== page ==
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Weapons of Mass Destruction (WMD)

Analysis: New Squeeze on Iran

Council on Foreign Relations

January 25, 2007
Prepared by: Lionel Beehner

An apparent ratcheting up of U.S. pressure on Iran is underway on several fronts in what is seen as a moment of opportunity. To try to isolate Tehran, Washington has put pressure on foreign banks and financial institutions to sever their ties to Iranian banks, as outlined in this new Backgrounder. Kaveh L. Afrasiabi, an expert on Iranian foreign policy, says this kind of financial squeeze is effective but unlikely to move Iran to renounce its nuclear program. But the U.S. has set other pieces in motion.

U.S. forces recently raided an Iranian consulate in Iraqi Kurdistan and detained alleged members of the Revolutionary Guards accused (BaltSun) of abetting Islamic militants in Iraq . Around the same time, President Bush suggested similar raids in the future with his January 10 speech on stabilizing Iraq. The Pentagon is expected to release a report soon detailing why the Iranian diplomats were detained.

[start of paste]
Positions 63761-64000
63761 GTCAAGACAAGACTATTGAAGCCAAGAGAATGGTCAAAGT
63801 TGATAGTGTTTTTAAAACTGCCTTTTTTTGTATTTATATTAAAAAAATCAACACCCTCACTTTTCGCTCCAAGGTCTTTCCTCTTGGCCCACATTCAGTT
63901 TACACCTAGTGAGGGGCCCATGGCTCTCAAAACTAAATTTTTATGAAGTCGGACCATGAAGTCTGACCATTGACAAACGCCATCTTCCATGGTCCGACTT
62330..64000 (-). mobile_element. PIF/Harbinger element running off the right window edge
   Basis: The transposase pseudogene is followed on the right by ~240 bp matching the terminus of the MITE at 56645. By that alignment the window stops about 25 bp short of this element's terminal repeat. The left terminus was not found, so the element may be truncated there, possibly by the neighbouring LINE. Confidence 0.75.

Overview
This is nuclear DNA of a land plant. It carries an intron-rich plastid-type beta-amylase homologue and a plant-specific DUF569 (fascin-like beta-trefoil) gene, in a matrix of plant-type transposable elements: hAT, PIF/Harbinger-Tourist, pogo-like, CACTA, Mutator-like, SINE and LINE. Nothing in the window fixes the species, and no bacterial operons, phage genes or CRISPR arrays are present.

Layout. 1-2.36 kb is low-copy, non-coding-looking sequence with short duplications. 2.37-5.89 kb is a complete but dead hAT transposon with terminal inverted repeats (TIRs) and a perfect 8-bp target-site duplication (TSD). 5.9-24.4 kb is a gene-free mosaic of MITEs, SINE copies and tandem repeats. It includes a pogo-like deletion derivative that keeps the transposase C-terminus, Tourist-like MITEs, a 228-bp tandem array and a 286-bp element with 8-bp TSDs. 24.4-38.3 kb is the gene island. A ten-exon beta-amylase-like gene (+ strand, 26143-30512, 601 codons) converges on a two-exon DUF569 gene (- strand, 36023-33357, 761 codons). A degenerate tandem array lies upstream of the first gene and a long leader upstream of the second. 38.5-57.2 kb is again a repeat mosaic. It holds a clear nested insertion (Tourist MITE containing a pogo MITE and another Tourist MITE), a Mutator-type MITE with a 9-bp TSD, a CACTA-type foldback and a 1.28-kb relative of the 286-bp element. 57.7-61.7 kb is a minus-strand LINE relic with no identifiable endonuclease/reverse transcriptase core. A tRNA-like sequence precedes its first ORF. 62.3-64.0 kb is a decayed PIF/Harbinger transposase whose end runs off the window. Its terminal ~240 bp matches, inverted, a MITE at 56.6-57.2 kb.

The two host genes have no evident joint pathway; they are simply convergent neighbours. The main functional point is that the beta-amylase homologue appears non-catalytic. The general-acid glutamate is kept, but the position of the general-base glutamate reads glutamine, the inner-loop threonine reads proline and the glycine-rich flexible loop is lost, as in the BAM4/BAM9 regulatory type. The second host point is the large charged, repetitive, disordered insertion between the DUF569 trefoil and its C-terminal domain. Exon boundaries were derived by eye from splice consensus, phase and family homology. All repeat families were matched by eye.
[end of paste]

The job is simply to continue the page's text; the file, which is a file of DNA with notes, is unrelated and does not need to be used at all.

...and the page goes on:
The United States this month sent its second aircraft carrier strike group to the Persian Gulf, sending an explicit warning (AP) to Tehran and enhancing the U.S. military's capability to carry out potential air or naval-based strikes against Iranian targets. Bush's appointment of Admiral William Fallon to head Central Command may also signal Washington's greater willingness to wage air or navel-based strikes against Iranian nuclear targets, given the admiral's "vast experience in directing carrier-borne air strikes," writes Martin Sieff, a national security correspondent for UPI. One aim of these maneuvers is to show that the U.S. presence in the region remains strong, notwithstanding military setbacks in Iraq. There is no hope for direct dialogue with the Iranians, the thinking goes, so long as Washington appears to be negotiating from a position of weakness.


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Copyright 2007 by the Council on Foreign Relations. This material is republished on GlobalSecurity.org with specific permission from the cfr.org. Reprint and republication queries for this article should be directed to cfr.org.



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